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horrocks

OK. I wrote to the CWGC;

 

Dear Sirs

I noticed recently that some 10 wind turbines are being erected on the ground between Ginchy, Lesboeufs and Combles, the first such intrusion into the 1916 Somme battlefield. During the post-war clearances there were some very high concentrations of battle casualties recovered here, and it would seem certain that there would be others who were not found. I have two questions; has the Commission been notified of any remains being found during the quite substantial excavations for the foundations of the turbines, and is there any process of monitoring to ensure that any remains that are uncovered are reported, and that subsequent recovery is made according to best practice?

With thanks in advance

Sincerely etc..

 

Their reply;

 

Dear Mr. Webster

 

Thank you for your e-mail which was forwarded to this office as we are responsible for the care and the maintenance of the cemeteries and memorials in Western Europa to which France also belongs.

 

I have forwarded your concerns regarding the building of ten wind turbines in the area of Ginchy, Lesboeufs and Combles to the responsible department. Unfortunately, to this day, we were not informed about these plans.  Secondly, we have not been notified of any remains being found during these works. However, I will contact the Manager responsible for discovery of remains and inform him of your concerns as well. In case remains should be discovered, the Commonwealth War Graves Commission, together with the appropriate Commonwealth authorities (Defence Section) monitor and ensure that the remains would be uncovered, reported and buried according to formal procedures.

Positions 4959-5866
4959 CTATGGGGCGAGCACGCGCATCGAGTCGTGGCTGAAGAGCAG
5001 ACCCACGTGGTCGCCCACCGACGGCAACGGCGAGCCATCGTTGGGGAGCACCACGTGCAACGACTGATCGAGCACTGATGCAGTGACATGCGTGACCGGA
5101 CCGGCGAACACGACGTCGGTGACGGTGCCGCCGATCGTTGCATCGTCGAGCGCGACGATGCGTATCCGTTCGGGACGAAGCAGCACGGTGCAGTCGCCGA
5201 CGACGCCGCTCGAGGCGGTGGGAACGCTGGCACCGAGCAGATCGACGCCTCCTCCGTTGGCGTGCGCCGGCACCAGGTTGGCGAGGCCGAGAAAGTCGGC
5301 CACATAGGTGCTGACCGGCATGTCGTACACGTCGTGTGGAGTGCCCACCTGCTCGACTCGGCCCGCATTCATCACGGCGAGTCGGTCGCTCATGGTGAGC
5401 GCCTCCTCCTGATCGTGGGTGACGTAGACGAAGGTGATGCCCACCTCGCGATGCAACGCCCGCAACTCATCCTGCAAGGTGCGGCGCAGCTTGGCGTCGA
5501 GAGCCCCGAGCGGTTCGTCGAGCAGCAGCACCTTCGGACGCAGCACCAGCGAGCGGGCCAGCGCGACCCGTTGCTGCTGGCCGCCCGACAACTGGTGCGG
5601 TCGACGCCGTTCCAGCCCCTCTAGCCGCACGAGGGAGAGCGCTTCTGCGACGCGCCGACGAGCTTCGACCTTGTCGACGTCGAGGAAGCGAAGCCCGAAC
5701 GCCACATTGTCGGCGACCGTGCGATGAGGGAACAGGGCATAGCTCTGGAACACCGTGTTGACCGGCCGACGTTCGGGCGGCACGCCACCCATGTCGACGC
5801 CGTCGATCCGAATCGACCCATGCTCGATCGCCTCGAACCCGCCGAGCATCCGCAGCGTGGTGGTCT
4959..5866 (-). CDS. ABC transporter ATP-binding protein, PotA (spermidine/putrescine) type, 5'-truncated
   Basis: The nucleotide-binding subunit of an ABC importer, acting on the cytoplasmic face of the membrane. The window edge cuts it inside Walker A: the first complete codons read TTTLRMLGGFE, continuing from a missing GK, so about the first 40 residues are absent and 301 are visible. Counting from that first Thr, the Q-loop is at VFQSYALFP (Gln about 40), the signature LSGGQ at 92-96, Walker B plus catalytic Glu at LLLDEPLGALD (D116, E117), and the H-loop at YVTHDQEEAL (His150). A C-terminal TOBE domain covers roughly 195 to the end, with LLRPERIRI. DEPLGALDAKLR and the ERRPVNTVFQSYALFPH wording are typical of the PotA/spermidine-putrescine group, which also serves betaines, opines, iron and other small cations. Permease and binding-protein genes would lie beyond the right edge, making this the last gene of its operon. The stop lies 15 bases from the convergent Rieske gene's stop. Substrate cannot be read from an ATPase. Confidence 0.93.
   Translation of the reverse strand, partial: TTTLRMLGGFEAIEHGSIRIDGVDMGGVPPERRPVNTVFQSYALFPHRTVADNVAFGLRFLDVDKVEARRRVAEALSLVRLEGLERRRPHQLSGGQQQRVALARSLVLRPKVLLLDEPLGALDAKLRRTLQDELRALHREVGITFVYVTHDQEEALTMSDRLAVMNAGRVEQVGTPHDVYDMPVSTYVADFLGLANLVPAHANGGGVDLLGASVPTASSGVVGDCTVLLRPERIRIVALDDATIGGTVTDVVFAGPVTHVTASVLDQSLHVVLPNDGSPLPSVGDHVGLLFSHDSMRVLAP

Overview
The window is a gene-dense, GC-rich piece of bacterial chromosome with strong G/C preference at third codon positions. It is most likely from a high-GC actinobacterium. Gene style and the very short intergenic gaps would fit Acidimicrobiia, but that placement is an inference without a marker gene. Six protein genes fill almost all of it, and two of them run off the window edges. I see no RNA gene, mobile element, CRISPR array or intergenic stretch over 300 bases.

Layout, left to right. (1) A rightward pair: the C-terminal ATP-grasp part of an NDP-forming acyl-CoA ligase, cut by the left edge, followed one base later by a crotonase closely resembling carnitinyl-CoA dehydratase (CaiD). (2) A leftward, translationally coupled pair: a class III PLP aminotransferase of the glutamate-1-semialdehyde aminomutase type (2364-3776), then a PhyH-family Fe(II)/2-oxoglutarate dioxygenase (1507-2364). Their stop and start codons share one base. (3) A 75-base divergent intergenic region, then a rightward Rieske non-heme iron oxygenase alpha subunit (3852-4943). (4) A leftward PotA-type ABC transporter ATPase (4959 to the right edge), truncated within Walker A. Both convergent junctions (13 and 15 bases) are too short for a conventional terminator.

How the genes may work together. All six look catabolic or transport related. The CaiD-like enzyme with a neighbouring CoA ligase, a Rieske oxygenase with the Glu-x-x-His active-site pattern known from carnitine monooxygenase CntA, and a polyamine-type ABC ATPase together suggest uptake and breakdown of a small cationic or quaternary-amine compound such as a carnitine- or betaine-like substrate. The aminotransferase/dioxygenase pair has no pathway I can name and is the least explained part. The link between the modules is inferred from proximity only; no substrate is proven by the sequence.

In principle, the Commonwealth War Graves Commission has no objections to the erection of wind mills providing that these are placed at a distance of at least 500 meter away from any of our cemeteries or memorials and that we have the assurance that these constructions are not overbearing and have no adverse impact on our sites.

 

To find out more about this project, we will be dealing direct with the local town authorities to obtain the required information on location, impact, size,. but of course as the wind mills are already erected, as you will understand, it will be difficult for us to do anything about it.

 

Please rest assured that the Commission always endeavours, in as far as possible, to maintain the integrity and the esthetical view of its war cemeteries and memorials.

 

Kind regards
...
Communications Coordinator, WEA

 

 

 

Edited by horrocks

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Michelle Young

Epehy earlier. Equally an important battlefield. 

A3FC665F-3440-4154-8F79-786E3DA9D933.jpeg

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LEUZEWOOD